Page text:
The Monetary Authority of Singapore (MAS) has prevented a local initial coin offering (ICO) from launching a security token offering (STO) in the country. The development was detailed in an announcement published Thursday, Jan. 24.
Under the current rules, all STOs have to comply with Singapore’s securities laws and are obliged to register with the MAS. In case the owners want the offering to fall under an exemption, they should be aware of conditions, including advertising restrictions, the MAS notes.
The issuer of the halted, unnamed STO intended to rely on the exemption that would allow them to launch an offering without registering with the MAS. However, the issuer failed to comply with the advertising prohibition and posted a promotional article to LinkedIn. Shortly after the MAS warning, the issuer has temporarily suspended the STO.
The MAS has also warned investors about the risks linked with token offerings, such as possible price speculation, the possibility of fraud and the lack of a proven track record from the companies. The financial authority urges customers to evaluate these risks before investing money.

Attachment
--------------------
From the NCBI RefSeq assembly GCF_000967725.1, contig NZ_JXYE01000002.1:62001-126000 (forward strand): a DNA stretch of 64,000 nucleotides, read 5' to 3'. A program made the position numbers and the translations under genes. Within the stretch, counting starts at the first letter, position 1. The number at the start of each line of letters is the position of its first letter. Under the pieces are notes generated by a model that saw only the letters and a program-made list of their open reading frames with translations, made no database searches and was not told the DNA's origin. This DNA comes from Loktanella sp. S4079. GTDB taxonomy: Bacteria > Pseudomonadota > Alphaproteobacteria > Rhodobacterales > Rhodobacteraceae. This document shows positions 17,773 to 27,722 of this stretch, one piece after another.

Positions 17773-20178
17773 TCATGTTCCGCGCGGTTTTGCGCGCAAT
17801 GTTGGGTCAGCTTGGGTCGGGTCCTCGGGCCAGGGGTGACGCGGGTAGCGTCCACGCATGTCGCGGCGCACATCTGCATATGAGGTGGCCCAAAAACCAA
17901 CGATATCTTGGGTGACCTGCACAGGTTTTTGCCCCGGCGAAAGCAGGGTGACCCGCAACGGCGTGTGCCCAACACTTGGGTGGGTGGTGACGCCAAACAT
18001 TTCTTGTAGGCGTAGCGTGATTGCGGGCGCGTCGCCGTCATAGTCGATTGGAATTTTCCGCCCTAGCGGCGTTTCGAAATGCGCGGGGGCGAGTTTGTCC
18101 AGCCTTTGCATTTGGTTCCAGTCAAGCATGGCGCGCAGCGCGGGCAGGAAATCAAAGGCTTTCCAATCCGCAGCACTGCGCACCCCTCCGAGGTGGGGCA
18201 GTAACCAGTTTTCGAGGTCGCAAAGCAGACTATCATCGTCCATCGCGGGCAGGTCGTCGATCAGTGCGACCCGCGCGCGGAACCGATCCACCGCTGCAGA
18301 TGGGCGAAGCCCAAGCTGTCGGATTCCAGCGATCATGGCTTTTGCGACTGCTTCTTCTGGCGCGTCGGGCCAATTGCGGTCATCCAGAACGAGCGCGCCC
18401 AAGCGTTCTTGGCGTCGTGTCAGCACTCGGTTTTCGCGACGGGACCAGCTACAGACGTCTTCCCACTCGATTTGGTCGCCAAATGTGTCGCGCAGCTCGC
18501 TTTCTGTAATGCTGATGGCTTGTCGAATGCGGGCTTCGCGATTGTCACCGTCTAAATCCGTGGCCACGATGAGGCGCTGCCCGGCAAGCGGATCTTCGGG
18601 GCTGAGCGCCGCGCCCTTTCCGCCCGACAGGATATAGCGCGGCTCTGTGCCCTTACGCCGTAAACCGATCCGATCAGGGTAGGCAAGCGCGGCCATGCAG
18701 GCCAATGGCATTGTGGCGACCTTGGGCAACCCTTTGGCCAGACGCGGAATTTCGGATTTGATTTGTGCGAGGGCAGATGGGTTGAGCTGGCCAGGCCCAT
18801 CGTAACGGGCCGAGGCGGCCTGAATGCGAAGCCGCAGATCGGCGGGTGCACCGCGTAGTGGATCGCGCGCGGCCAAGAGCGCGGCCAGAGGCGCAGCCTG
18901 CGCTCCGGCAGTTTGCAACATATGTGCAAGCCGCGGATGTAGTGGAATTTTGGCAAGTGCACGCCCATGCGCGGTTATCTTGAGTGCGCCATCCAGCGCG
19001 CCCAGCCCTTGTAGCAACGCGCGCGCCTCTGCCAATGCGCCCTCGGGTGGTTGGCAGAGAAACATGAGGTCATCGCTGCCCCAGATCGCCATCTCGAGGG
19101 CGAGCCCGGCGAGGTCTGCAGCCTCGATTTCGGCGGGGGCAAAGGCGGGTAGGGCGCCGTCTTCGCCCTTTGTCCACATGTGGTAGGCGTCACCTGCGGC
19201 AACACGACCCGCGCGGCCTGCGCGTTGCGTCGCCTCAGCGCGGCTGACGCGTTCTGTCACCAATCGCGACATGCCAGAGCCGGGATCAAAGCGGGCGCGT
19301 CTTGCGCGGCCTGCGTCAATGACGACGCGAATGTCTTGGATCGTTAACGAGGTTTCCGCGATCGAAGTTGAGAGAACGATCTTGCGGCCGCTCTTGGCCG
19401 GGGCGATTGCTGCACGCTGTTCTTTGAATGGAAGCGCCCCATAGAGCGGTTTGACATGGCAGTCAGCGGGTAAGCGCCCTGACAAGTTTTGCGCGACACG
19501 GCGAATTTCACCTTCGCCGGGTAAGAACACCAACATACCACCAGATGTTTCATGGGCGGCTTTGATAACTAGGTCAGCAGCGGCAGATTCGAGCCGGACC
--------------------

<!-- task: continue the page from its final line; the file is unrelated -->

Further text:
As Cointelegraph previously wrote, the MAS is responsible for enforcing crypto regulation in Singapore.
In November, the authority finished editing the existing guidelines for payment providers in order to bring certain cryptocurrencies under its jurisdiction. The document introduced a mandatory licensing regime for payment service providers, who are now required to apply for one of three licenses based on the nature and scope of their crypto activities.
The MAS also took part in a blockchain trial conducted by Singapore Exchange Limited (SGX) in October. The exchange successfully tested the use of blockchain technology for tokenized assets settlement with the help of United States stock market Nasdaq, Big Four consulting company Deloitte and Singaporean tech company Anquan.